Chingford residents form barricade to stop double yellow linesPolice have attended the scene
Outraged residents have come out in force to stop double yellow lines being painted on their road today.
Residents of Chivers Road, Chingford, are in a dispute with Waltham Forest Council over a decision, made last December, to prohibit parking on one side of the road.
Last week, highways staff planning to paint yellow lines were forced to give up after residents vowed to block their way, claiming the council had not put up “proper signage”.
Today, anticipating a second attempt, residents have created a blockade out of bins and chairs and sprayed water from their hoses to wet the road.
Police speaking to residents (credit: Julie Anderson)
Police have attended the scene and listened to residents’ concerns, according to resident Julie Anderson, who added: “They can see that everyone in the street is objecting.”
Some residents have even put out chairs and are sharing tea and biscuits.
The council says wider road space is needed to allow access to emergency services, following an incident raised by the London Fire Brigade last year.
The London Fire Brigade confirmed that it raised concerns about the road’s width in September last year, when a crew had to walk 100m by foot to reach a property at the bottom of the cul-de-sac.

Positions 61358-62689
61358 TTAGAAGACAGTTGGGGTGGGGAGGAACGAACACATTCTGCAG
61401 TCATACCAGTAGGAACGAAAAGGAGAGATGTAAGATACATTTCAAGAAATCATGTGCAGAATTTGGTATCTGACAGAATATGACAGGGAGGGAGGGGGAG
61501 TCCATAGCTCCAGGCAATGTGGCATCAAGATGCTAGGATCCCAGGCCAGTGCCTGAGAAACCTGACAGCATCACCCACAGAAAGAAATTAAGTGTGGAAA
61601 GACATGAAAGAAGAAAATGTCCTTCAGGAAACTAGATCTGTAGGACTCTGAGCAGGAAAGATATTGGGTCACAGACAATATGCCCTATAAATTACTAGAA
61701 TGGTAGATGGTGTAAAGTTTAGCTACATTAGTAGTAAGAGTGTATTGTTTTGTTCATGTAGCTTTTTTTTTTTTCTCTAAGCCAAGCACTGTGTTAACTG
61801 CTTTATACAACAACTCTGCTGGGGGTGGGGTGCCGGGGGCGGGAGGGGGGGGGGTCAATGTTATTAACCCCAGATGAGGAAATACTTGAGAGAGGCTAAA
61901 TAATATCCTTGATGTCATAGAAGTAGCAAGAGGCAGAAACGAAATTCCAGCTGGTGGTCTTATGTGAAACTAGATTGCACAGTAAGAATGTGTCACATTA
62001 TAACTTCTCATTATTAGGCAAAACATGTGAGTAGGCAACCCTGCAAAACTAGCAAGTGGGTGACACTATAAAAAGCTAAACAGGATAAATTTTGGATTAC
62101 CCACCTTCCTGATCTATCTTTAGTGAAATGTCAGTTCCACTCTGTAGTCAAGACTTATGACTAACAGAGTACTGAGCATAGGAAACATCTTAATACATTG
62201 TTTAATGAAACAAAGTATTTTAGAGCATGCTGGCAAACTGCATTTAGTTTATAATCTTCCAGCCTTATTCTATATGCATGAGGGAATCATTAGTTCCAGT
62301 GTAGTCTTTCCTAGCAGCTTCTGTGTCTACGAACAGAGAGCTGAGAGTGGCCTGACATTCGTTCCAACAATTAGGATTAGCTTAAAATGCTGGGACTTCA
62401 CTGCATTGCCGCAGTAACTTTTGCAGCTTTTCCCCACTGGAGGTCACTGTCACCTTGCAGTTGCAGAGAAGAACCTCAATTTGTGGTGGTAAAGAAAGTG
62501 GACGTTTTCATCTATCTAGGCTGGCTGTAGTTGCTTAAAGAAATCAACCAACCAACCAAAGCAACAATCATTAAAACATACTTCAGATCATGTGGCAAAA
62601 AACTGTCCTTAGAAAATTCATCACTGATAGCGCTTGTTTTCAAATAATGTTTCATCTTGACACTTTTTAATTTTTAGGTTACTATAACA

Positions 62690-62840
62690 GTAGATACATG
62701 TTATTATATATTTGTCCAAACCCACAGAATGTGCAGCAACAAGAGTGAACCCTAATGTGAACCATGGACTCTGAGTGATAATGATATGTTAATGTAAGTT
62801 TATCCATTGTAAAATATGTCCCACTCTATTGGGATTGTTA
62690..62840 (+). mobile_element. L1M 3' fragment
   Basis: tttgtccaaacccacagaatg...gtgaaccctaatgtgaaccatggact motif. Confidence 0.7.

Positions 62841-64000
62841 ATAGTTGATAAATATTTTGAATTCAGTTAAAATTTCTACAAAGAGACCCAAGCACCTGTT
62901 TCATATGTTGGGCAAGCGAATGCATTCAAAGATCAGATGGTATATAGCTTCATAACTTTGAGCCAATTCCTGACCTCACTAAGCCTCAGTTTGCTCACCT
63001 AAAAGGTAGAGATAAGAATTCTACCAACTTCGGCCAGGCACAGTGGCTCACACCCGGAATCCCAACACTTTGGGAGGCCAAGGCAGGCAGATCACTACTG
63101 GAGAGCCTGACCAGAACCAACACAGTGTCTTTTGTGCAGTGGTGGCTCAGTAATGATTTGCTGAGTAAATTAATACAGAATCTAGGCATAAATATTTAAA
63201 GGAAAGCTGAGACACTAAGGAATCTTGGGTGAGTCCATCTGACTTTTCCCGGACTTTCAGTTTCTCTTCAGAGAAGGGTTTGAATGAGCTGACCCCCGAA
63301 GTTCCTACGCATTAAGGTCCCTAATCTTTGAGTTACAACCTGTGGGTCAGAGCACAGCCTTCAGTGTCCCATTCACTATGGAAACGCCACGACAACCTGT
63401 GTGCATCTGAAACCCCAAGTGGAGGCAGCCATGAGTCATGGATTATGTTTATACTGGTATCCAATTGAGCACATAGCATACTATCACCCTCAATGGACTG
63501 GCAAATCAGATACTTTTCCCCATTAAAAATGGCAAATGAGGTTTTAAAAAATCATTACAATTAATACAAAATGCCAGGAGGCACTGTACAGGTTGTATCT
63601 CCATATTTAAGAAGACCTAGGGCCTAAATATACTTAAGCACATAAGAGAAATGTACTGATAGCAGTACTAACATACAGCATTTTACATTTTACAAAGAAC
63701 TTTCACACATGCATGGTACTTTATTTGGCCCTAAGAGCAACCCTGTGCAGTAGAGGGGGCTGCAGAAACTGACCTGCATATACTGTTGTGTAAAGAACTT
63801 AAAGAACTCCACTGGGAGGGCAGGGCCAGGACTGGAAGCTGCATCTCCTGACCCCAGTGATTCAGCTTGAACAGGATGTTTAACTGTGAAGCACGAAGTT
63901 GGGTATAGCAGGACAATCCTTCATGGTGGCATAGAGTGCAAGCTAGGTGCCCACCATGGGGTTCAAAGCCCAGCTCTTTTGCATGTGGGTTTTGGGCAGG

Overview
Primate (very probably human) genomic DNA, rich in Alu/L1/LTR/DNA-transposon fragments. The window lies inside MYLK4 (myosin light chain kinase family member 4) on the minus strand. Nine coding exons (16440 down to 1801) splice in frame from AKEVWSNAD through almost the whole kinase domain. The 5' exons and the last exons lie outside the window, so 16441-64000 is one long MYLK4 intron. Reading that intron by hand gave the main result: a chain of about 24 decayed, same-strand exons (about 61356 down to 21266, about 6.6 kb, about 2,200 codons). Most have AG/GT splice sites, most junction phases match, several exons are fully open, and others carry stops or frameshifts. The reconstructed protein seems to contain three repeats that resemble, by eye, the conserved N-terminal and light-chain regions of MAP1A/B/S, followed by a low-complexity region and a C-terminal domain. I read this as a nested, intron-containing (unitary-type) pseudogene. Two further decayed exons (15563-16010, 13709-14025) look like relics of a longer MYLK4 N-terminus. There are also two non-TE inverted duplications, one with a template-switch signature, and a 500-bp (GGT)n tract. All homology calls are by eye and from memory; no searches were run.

Many of the residents are adamant that a compromise could be reached if the council allowed curb parking, which is in place on similarly sized roads parallel to Chivers Road.
However, in a letter from director of highways and traffic management Vala Valavan, sent in September, residents were told the pavement is “not wide enough” to allow curb parking.
A complaint about the council’s handling of the dispute - made by resident Debora Wright, who collected a petition with 52 signatures against the parking changes - was rejected by the Local Government Ombudsman earlier this month.
When contacted for comment, deputy council leader Clyde Loakes said a "detailed evaluation" had "concluded double yellow lines was the only workable solution" to access issues on the road.
He added: “The decision... is solely in response to concerns raised by residents and the London Fire Brigade about emergency service access, as well as waste collection challenges.
"On 22nd June we delivered letters to inform residents of works to be carried out today, as well as installing parking suspension notices in the area.
“While historical decisions have permitted curb parking in some nearby roads, it has been ruled out as an option as it hinders legitimate pavement users.
"[These include] pedestrians, families with young children and buggies and those with mobility requirements, such as using with mobility scooters. This is in line with London legislation preventing pavement parking.”